This is the year of activism. After gaining traction in the #MeToo era, social media advocacy exploded with support for the Black Lives Matter movement following the murder of George Floyd last year. Now more than ever, information and educational resources are easily accessible. People are taking accountability for their actions and actively striving to promote social justice, both on and off the screen.
Despite these achievements, there has been a rise in prejudice against Asians, Asian Americans, and Pacific Islanders (AAPI) since the start of the Covid-19 pandemic. In the last year, hate crimes against Asian Americans have risen by 149%. The group Stop AAPI Hate has documented nearly 3,800 hateful incidents since the start of the pandemic. These numbers do not even begin to reflect the amount of unreported hate crimes that have occurred across the country during this time. Prejudice against the AAPI community grew in the past year as public leaders like former president Donald Trump used the terms “China virus” and “Kung flu” to describe the pandemic, causing many to blame the Asian community for the spread of the virus.
Despite these statistics, it wasn’t until the recent Atlanta shootings that #stopasianhate became central to the social advocacy scene. Six of Robert Lang’s eight victims were Asian American women. The murderer stated that his actions were the result of a sex addiction and that he felt sexually tempted by the women. This justification sheds light on society’s longtime fetishization of Asian women.
Immediately following the shooting, Kent State issued a statement of support for the university’s AAPI students, staff and community members. The university has taken action to provide resources for students as well, including hosting an Asian American Experience Town Hall as a part of their University Town Hall series. The various colleges across campus also issued public statements in solidarity with the community.
On April 7, students, community members and faculty gathered for the Stand Together Against Hate rally organized by the Kent State University Asian, Asian American and Pacific Islander Faculty and Staff Alliance. The rally program included a lineup of speakers including city council members, community and campus leaders and students. University President Todd Diacon also spoke to show his support. In addition to speakers, there was a performance by the Kent State University Chorale. The rally concluded as the group marched to the Rock and repainted it, led by student John Kraus.
Kent State student Stephanie Gunawan, who attended the rally, said she always tries to use her voice and her social media presence as a platform to share important issues.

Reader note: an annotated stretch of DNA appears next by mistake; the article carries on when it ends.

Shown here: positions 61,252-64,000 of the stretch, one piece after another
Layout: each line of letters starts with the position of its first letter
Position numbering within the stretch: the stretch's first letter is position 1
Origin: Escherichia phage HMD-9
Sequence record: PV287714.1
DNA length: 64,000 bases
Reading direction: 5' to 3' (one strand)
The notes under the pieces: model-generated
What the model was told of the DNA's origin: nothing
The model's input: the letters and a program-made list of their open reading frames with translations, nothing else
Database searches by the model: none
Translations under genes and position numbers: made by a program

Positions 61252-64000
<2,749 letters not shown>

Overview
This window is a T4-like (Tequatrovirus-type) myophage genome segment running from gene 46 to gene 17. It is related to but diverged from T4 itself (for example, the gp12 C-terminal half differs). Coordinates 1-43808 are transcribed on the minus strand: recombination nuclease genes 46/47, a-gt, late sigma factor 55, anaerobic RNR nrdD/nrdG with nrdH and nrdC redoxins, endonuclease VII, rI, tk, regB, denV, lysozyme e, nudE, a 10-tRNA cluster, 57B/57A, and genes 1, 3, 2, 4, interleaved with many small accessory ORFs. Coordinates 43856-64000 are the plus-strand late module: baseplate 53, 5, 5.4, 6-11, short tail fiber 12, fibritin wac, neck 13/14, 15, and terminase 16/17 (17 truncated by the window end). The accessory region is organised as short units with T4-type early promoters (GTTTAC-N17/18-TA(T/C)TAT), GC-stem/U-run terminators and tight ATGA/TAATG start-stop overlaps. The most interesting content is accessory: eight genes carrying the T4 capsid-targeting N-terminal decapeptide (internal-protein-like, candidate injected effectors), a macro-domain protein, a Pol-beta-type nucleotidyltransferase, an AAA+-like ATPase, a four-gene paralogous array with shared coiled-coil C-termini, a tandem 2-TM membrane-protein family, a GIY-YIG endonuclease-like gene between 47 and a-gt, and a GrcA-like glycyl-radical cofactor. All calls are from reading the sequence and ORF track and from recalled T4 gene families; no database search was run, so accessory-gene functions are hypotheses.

“Whether it’s sustainability or hate crimes against my own race, if I care deeply about an issue, I will do what it takes and speak out against it,” she said.
Stephanie further explained that she does her best to fact-check and educate herself on the details of an issue before forming an opinion or drafting a statement in order to ensure that she doesn’t spread misinformation. She believes heavily in the importance of guiding people to the right resources so they can learn more on their own.
“If I had to say anything about activism on campus,” Gunawan said, “I would definitely encourage more people to get involved and stop being afraid of what others might think… we make time for the things we care about.”
Kent State student Nick Lee has channeled his experience as a Japanese American into his art. Lee’s senior thesis, entitled Reveal, explores the presentation of Japanese Americans, a group that is typically underrepresented in Western art. He draws from his own family members’ experiences in order to visually tell their stories. His portraits celebrated the commonality in culture of the Japanese Amerian community while also addressing the discrimination and loss of identity that the community has faced. Lee hopes that his paintings will be a form of education for non-Asian groups and help start conversations about race in America.
The A Magazine team stands by the AAPI community and is committed to uplifting AAPI voices in the fight against racism. We call on our readers to join us and be advocates for change.
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Hi, I’m Maria McGinnis, a senior journalism student from Stow, Ohio. I’m also the editor-in-chief of A Magazine. My staff and I are committed to bringing you the most important and entertaining news from the realms of fashion, beauty and culture. We are full-time students and hard-working journalists. While we get support from the student media fee and earned revenue such as advertising, both of those continue to decline. Your generous gift of any amount will help enhance our student experience as we grow into working professionals. Please go here to donate to A Magazine.